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So the most charitable interpretation of my comment is to convince yourself I’m a sociopath?

Excess deaths is a term of art to describe a number of deaths over a baseline. It can be used in general, or specifically, as I was using it, to describe the repercussions of an overloaded health care system. Here, for example, is a Sky News story from today using the term in its headline. [1]

I think you owe me an apology, but I won’t hold my breathe.

“Flattening the curve” is absolutely not intended to buy time to develop a cure or vaccine. The timeline over which the economic devastation of flattening the curve can be sustained is measured in weeks not 12-18 months.

The purpose of flattening the curve is to be sure there are the necessary number of hospital beds and ICU beds to provide effective treatment. If effective treatment can not be provided it leads to “excess deaths”.

Bad projections based on a 10% hospitalization rate and based on assumptions that ICU ventilators wouldn’t kill 80% of patients, have led to disastrously bad public policy which is causing untold suffering throughout the country. This suffering, which many people seem to be blind to, is notably self-imposed rather than natural, and through logical and reasonable interpretation of factual data we can stop this suffering.

This is very much unlike the suffering caused by people who are dying from COVID, for which unfortunately we have no effective cure or treatment, and for which it is not reasonable to assume we will develop one in the timeline of this current pandemic.

This is the key takeaway from “flattening the curve”. It cannot and will not decrease the total number of people who are ultimately exposed at this stage of the pandemic. Once the health system capacity is high enough to handle the number of cases coming in with effective care, continuing social distancing causes extraordinary damage without any benefit.

Since effective care at this point has proven to be both simple and extremely scalable (non-invasive ventilation, antibiotics, and frequent repositioning) the resource curves for effective care are extremely larger than projected, back when they were based on availability of ventilators.

Simply put, the data has changed, and it’s time to update the policy. It’s extremely incompassionate to do otherwise.

[1] - https://news.sky.com/story/amp/coronavirus-englands-excess-d...

However you choose to define the term "excess deaths", the fact remains that there are tens of thousands of people alive today who would be dead if we all took your advice and ignored the notion of social distancing. Does that make you a sociopath? No, it simply makes you wrong, policy-wise, if you value human life. Unless you really are a sociopath, and advocate the policy precisely because you don't value those lives. I can either give you the benefit of the doubt morally, or intellectually. Which do you prefer?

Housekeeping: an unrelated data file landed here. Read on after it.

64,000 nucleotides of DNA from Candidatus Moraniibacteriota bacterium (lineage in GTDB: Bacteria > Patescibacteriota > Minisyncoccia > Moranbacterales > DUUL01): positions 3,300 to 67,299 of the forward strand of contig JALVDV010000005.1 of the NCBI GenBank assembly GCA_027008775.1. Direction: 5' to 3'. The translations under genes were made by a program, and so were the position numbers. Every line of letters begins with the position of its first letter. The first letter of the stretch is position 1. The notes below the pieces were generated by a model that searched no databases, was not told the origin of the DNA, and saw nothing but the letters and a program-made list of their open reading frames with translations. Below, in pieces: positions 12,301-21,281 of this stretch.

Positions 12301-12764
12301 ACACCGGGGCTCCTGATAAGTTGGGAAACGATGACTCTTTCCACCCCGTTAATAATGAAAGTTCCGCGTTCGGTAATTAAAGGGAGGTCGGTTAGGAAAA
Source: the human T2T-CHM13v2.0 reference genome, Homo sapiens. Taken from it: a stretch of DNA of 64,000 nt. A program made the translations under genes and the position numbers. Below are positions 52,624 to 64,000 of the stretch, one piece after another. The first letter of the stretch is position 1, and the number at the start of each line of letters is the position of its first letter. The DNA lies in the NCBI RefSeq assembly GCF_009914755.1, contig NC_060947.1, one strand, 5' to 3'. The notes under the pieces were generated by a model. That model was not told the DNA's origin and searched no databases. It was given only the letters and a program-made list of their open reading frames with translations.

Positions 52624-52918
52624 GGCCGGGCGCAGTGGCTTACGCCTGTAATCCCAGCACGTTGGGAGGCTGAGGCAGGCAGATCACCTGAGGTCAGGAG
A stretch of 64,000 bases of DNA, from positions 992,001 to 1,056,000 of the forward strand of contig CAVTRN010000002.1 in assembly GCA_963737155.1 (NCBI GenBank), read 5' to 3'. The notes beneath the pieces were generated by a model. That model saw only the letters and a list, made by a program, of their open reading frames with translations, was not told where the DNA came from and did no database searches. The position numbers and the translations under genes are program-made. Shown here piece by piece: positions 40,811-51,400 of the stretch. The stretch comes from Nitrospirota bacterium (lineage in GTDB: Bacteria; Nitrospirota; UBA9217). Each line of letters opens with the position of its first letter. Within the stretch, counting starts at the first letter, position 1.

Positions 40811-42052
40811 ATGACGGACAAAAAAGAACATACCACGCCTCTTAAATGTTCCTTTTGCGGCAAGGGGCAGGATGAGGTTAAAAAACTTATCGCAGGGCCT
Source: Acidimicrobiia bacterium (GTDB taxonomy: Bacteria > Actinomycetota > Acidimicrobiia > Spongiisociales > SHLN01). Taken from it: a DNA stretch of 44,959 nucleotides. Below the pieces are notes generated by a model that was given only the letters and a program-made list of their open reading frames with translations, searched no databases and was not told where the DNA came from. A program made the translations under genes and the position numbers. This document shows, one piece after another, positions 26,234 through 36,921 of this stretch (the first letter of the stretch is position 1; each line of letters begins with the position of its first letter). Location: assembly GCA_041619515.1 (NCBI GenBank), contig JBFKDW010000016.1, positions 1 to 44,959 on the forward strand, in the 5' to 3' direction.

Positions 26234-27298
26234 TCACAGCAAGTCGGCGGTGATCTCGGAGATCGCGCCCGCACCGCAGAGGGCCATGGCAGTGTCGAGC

You are correct that social distancing and flattening the curve protects the health care system from overloading. That doesn't mean that it is the only purpose, or effect. If we took a poll among health care policymakers about the benefits of flattening the curve, I'd be happy to bet any amount you'd like to wager that "buying time to develop effective treatments or a vaccine" would be on their list.

This is the key takeaway from “flattening the curve”. It cannot and will not decrease the total number of people who are ultimately exposed at this stage of the pandemic.

This is just mathematically untrue. There is clearly a point where the curve is so flattened that the number of deaths under it is less than a baseline "no action" scenario. If we could somehow get everyone in the US to truly isolate for three weeks, the virus would die out entirely. So clearly there is a spectrum of actions and their corresponding outcomes. The number of infected (and dead) is not a fixed number with only the duration of the outbreak changing.

If your premise were simply that the current measures are unsustainable, I couldn't agree more. Fortunately, those measures have bought us the time to take more focused, informed action based on the latest data. In a crisis this fast-moving, every day is time to update the policy.

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